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Canadiens have trouble solving their Original Six rivals, the Maple Leafs

The Canadian Press
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The Hockey News
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Canadiens have trouble solving their Original Six rivals, the Maple Leafs

The Canadian Press
By:

And after Toronto whipped Montreal 4-1 Saturday, the Habs are hoping recent history repeats itself.

In the immediate aftermath of the Leafs' 4-1 win, though, the Canadiens players were sounding anything but positive, especially after struggling again against a division rival they're battling for a playoff berth.

"I think we've had five games now against (the Leafs), and we haven't been able to figure them out," said head coach Guy Carbonneau, whose team is winless in regulation (2-2-1) against Toronto this season. "We're going to have to raise our level of play, and everybody's going to have to be on board."

Even with the loss, the Canadiens (27-18-5) still are seven points ahead of the Leafs (23-21-6) in the Eastern Conference standings. But for defenceman Sheldon Souray, that fact made Saturday's loss even harder to swallow.

"I would definitely say (the Leafs) are not better than us," said Souray, whose Habs were beaten 5-1 by Toronto the last time they were at the ACC Nov. 11.

"We've shown over the last 50 games we're a better team than them. (But) every time we play them, they get emotionally ready, they pick their game up another gear or two, and we don't match it."

Souray says the Leafs don't have more talent than the Canadiens, but have used a no-nonsense game plan to give Montreal fits.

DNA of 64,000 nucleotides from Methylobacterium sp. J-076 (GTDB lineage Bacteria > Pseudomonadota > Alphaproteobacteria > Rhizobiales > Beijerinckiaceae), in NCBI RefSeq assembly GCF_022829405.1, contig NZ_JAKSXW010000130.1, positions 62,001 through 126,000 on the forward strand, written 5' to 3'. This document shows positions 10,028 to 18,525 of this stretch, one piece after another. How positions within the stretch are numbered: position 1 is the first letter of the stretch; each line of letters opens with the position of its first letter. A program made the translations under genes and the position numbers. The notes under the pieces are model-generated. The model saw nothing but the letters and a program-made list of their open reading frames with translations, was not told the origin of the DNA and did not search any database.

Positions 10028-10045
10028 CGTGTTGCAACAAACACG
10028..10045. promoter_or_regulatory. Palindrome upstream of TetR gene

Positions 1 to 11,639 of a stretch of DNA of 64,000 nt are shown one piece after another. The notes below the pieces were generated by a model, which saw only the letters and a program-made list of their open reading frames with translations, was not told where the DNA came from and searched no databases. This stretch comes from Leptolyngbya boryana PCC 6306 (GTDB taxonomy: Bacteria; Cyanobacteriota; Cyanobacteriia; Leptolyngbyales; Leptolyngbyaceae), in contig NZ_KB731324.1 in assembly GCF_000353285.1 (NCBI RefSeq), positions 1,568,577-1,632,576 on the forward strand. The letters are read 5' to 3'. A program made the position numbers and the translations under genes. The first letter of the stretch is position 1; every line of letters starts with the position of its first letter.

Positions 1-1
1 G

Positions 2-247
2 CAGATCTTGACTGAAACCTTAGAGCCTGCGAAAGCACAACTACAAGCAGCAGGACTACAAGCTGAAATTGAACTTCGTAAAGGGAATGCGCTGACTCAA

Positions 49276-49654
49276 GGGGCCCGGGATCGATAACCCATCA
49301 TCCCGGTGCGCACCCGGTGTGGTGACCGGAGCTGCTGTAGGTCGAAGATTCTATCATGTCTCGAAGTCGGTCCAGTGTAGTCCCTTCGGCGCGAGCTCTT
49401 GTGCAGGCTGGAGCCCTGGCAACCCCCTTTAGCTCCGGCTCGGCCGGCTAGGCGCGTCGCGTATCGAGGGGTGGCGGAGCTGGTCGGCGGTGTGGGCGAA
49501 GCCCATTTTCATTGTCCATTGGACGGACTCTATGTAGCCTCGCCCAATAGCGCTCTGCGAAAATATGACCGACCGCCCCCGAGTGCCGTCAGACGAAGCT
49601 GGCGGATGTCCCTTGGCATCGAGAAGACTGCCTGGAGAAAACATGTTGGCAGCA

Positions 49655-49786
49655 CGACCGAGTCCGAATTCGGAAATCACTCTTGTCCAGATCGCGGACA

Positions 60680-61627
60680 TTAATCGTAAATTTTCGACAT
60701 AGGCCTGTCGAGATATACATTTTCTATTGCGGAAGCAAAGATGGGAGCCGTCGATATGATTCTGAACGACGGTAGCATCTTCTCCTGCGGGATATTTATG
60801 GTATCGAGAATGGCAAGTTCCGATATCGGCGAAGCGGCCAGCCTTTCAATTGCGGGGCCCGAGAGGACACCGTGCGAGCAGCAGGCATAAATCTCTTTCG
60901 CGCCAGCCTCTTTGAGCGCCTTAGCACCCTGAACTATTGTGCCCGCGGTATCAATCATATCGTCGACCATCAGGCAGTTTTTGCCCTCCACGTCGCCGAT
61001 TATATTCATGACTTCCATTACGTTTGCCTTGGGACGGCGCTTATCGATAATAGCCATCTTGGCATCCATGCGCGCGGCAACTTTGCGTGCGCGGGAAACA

"They don't make any excuses," Souray said of the Leafs. "They get the puck in deep on us; they make it hard on us; they get shots, and they're doing what they can do with the people they've got. They make it tough on us, and we are easy to play against."

The Canadiens host another Northeast division rival Monday when the Ottawa Senators travel to the Bell Centre. With their 3-1 win over Boston Saturday, the Sens have passed Montreal in the standings, but Carbonneau said his players aren't about to squeeze their sticks any harder in the 32 regular-season games they have remaining.

"We know (the intensity is) going to be like this until the end (of the season)," Carbonneau said. "We're not going to panic because we lost the game. I'm not happy about it, I'm sure (the players) aren't happy, and they know we have to be better. But we still have a lot of games left."

Nevertheless, Souray has noticed a disturbing pattern the Canadiens have fallen into as of late. It isn't one he's proud of.

"The last 15 or 18 games, we've just been soft," said Souray. "There's really no other reason for it than that we're just not committed to doing what we have to do."

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Canadiens have trouble solving their Original Six rivals, the Maple Leafs